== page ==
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Cassava Smartech Zimbabwe

Cassava Smartech Zimbabwe, yesterday launched the Vaya logistics unit, an additional entity that deals with delivery trucks and van services under its Vaya division.

The launch of the new product was done at the Cassava Smartech stand at the Zimbabwe International Trade Fair (ZITF).

Like any ordinary ride, the trucks and vans can be “easily” booked from anywhere at any time via the convenience of a mobile application, management said.

Chief executive officer Mrs Dorothy Zimuto said the launch came about after Cassava had noticed high demand for service to transport cargo on the market.

“Today, here in Bulawayo, we are launching Vaya logistics under the Vaya division because we noticed that there is a need to transport cargo from one place to another,” she said.

She said the company noticed that people using Vaya mobile were bringing cargo along with them which small rides could not transport.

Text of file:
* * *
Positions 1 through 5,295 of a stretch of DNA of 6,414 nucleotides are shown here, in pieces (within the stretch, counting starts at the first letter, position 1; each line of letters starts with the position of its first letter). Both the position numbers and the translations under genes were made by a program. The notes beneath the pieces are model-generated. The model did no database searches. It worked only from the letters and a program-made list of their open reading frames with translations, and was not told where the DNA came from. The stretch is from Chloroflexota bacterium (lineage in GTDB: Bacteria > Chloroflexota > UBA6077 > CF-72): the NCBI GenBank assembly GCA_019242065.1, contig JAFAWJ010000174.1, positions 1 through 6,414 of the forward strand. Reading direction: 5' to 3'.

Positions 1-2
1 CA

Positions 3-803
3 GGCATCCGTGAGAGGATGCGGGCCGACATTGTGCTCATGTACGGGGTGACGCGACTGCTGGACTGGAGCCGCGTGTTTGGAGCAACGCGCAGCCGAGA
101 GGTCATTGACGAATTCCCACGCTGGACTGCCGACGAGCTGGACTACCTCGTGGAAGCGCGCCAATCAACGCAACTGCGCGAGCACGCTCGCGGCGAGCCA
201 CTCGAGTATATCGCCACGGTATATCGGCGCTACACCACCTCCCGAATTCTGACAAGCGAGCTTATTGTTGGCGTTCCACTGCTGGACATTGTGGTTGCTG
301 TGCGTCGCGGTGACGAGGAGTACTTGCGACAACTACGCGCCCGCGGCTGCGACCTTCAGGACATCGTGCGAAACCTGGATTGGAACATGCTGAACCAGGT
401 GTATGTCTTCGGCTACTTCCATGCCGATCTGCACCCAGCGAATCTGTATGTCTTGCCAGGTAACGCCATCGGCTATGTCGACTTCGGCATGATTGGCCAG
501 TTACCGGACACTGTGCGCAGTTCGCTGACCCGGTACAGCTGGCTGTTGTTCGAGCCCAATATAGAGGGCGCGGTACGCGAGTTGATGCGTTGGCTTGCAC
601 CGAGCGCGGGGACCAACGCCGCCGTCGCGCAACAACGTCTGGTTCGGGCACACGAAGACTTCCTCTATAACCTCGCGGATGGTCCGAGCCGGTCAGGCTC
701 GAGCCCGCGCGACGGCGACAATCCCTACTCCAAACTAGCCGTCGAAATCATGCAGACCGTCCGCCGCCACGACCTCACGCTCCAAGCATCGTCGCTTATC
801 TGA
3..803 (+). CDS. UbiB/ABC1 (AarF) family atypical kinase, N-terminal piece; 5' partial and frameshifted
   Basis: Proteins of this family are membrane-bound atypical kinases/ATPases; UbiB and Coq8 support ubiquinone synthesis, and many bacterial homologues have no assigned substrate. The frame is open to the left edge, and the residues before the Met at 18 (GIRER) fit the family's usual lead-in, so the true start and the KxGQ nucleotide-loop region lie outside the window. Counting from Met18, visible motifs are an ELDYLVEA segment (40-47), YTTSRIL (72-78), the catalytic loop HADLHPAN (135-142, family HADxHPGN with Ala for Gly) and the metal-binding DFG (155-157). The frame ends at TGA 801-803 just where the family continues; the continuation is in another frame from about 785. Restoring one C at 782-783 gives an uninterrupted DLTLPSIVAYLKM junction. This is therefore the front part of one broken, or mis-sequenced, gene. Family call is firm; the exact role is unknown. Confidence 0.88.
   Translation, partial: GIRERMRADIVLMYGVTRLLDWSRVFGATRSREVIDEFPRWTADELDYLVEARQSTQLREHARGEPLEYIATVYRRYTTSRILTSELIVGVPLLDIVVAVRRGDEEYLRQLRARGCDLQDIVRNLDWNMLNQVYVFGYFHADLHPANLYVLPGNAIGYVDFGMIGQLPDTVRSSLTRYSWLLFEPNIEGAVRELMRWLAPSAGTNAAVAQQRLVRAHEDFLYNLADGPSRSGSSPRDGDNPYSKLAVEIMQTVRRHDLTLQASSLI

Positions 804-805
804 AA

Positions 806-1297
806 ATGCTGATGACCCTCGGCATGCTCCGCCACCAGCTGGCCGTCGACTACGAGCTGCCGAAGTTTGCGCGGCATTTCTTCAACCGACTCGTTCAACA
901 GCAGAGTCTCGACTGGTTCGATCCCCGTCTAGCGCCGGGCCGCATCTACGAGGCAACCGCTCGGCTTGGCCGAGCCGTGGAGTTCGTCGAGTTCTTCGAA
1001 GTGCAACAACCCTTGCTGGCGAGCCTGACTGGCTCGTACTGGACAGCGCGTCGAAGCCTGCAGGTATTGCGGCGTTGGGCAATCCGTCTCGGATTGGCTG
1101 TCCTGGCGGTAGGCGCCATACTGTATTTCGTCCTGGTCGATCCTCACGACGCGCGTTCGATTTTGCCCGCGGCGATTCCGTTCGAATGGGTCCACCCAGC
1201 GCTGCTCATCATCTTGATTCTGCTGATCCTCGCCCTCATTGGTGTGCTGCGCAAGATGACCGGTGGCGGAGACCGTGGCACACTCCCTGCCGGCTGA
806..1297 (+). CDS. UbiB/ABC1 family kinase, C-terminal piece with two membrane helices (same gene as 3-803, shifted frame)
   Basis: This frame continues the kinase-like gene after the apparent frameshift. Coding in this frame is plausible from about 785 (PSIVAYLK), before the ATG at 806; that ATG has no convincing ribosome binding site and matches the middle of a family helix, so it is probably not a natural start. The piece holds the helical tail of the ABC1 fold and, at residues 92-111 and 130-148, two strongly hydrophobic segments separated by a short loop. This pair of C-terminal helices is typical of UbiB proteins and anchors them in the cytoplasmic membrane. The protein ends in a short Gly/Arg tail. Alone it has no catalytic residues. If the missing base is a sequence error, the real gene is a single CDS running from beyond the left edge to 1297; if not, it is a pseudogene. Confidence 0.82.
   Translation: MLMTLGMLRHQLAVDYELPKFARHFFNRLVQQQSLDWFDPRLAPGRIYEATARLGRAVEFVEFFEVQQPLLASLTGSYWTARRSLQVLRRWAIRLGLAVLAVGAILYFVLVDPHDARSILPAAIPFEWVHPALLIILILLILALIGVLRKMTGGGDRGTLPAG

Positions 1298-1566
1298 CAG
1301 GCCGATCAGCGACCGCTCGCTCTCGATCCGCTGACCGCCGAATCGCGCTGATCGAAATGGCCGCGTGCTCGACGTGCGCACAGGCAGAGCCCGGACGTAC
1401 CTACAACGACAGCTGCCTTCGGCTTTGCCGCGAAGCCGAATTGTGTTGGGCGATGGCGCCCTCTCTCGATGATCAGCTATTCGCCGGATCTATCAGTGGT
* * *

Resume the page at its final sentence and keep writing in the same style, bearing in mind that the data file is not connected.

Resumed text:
“Previously we only had Vaya express, which moved small packages from one point to another but we have now introduced vans and trucks that can transport heavier cargo,” said Mrs Zimuto.

She said the services were not in competition with any business but were rather complementing what is already on the market.

Mrs Zimuto said Cassava was working on introducing waste disposal services and Vaya specialists services such as borehole drilling, road construction and plumbing under the Vaya division.

She said Cassava was looking at creating a pool of builders, plumbers, electricians, agronomists, mechanics, drivers, nurse aides, carpenters, tillers, tailors, tutors, hairdressers, barbers and domestic workers so that they can be connected to their various markets under an initiative called Technites.